14A) Prisoners (TIFF 2013)
Warner Bros Pictures.
Running Time: 153 Minutes.
4 stars out of 4.
Director Denis Villeneuve’s film Prisoners screened at the this years Toronto International Film Festival, and I was fortunate enough to attend a screening, where Villeneuve introduced the film. Prisoners is modern day filmmaking at its best. Prisoners tells the story of two families lives, after there two daughters are kidnapped on thanksgiving, and what parents will do to find out what happened to there children. Prisoners is a sad, effective, and very well crafted film, that features career best performances from Hugh Jackman and Jack Gyllenhal. Prisoners deals with a very difficult subject matter, and although the premise may seem familiar, but screenwriter Aaron Gusikowski keeps things interesting, and suspenseful, and leaves you at the edge of your seat throughout the entire film. Although many would expect Prisoners to be a generic studio thriller, Denis Villeneuve exceeds expectations with this smart, entertaining, thrilling, and very disturbing film. Prisoners is one of the best films of the year.
Prisoners is a gripping, edge of your seat, entertaining, smart, and well executed film that deserves to be remembered during awards season. Going into the film, I had high expectations because although the trailer shows a lot (of the first half) of the film it looked very interesting, and I was curious if Canadian directed Denise Villeneueve would try to tell an original story about a childs kidnapping. Also, director Denise Villeneueve directed 2011’s Oscar Nominated Incendies, which received critical acclaim. My expectations were exceeded because the trailers lead you to believe that the film is only about the aftermath of two children’s kidnapping, and the questions trying to be solved are, Who, What, Where, When, Why, How? But, the film is really about parents who take the law into their own hands, and how far people will go to find out the truth about what happened to there children. Yes, Prisoners might be considered predictable, but the execution of the plot in the third act makes up for that, with its sudden plot twist, that will leave the audience anxious for what happens next.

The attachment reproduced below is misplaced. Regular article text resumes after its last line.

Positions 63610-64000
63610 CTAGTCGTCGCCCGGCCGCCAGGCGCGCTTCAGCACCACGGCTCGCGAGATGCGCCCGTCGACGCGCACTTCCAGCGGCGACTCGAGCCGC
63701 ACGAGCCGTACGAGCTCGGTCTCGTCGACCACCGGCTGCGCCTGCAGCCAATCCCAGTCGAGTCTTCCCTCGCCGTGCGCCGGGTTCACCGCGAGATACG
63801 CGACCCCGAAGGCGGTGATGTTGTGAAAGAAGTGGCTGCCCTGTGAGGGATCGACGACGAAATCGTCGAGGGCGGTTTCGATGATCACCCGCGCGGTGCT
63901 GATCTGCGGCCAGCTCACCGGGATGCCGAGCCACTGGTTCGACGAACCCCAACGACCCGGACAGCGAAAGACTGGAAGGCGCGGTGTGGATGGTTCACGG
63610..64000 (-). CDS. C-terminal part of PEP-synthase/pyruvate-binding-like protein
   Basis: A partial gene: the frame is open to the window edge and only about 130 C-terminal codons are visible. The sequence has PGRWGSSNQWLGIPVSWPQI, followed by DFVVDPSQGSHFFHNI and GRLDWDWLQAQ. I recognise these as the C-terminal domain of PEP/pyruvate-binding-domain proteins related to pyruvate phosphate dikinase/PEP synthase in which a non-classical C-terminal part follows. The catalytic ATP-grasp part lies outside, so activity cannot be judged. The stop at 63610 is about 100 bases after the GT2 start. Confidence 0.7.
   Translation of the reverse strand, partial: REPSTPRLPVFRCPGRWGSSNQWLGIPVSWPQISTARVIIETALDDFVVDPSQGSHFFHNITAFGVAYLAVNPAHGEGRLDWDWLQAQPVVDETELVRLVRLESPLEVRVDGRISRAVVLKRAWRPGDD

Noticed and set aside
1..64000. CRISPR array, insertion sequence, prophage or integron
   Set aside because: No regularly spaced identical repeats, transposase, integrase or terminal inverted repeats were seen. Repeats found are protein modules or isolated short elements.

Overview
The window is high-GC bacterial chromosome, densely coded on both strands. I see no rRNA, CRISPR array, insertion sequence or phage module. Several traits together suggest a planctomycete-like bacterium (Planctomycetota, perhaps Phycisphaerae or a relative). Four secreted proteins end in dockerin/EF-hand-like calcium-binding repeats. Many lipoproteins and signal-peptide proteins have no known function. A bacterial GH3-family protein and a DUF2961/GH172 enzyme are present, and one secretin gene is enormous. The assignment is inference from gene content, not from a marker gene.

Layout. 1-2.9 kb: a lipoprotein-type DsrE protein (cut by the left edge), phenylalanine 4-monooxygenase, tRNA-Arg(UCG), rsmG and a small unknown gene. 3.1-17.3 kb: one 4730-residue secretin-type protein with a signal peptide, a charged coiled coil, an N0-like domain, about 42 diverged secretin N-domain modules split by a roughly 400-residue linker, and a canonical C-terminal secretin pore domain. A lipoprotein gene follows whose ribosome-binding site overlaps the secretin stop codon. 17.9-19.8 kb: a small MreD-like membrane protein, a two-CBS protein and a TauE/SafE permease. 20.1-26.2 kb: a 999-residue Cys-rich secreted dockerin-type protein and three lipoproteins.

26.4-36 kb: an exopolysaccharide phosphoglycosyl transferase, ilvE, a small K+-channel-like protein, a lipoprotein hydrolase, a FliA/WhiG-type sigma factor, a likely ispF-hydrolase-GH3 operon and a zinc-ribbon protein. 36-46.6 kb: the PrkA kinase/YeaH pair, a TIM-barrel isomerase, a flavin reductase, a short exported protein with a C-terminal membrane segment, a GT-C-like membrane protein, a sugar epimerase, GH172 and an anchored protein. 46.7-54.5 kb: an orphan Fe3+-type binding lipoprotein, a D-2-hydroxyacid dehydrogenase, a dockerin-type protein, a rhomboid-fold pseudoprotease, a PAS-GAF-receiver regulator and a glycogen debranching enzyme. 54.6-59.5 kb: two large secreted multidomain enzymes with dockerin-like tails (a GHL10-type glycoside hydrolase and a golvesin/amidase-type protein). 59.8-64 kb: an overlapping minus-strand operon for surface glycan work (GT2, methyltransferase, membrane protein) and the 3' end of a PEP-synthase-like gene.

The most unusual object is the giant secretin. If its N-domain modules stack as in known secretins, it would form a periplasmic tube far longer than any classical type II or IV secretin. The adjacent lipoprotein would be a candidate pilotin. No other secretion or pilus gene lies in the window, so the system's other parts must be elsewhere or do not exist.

The acting in the film is outstanding, and the ensemble that Villeneueve has created is great. Hugh Jackman is great as religious, violent, and questionable Keller, who takes the law into his own hands, and will not give up the search for his daughter. Although, throughout most of the film he is very violent and angry, and this made me feel that although he is very good, he is giving a Wolverine type performance. I wish that his character had been more developed, and the writing would have been stronger and given the audience more insight for Kellers actions. Jack Gylenhall is very good as Detective Loki(we never got first name), and throughout the film you are with him, as he tries endlessly to find Hannah and Joy. We never find out anything about character, and I liked that because it added suspense, and didn’t take you away from the films main story.
Prisoners deserves to be remembered for its screenplay and acting come awards season. This is more than a genre film, but a film about peoples morals, I admire director Denise Villeneuve for keeping the film suspenseful throughout its 2 and a half hour running time. Until the credits, you are guessing who did it, and you question every character on screen. Without spoiling anything, I will say that the unveiling of the “kidnapper” is done in a smart and extremely satisfying way, and the execution after this is also good.
Although at times, Prisoners substitutes logistics for entertainment, I was captivated by this touching story from start to end, and was very disturbed by the imagery shown. This is an excellent film, and I highly recommend it.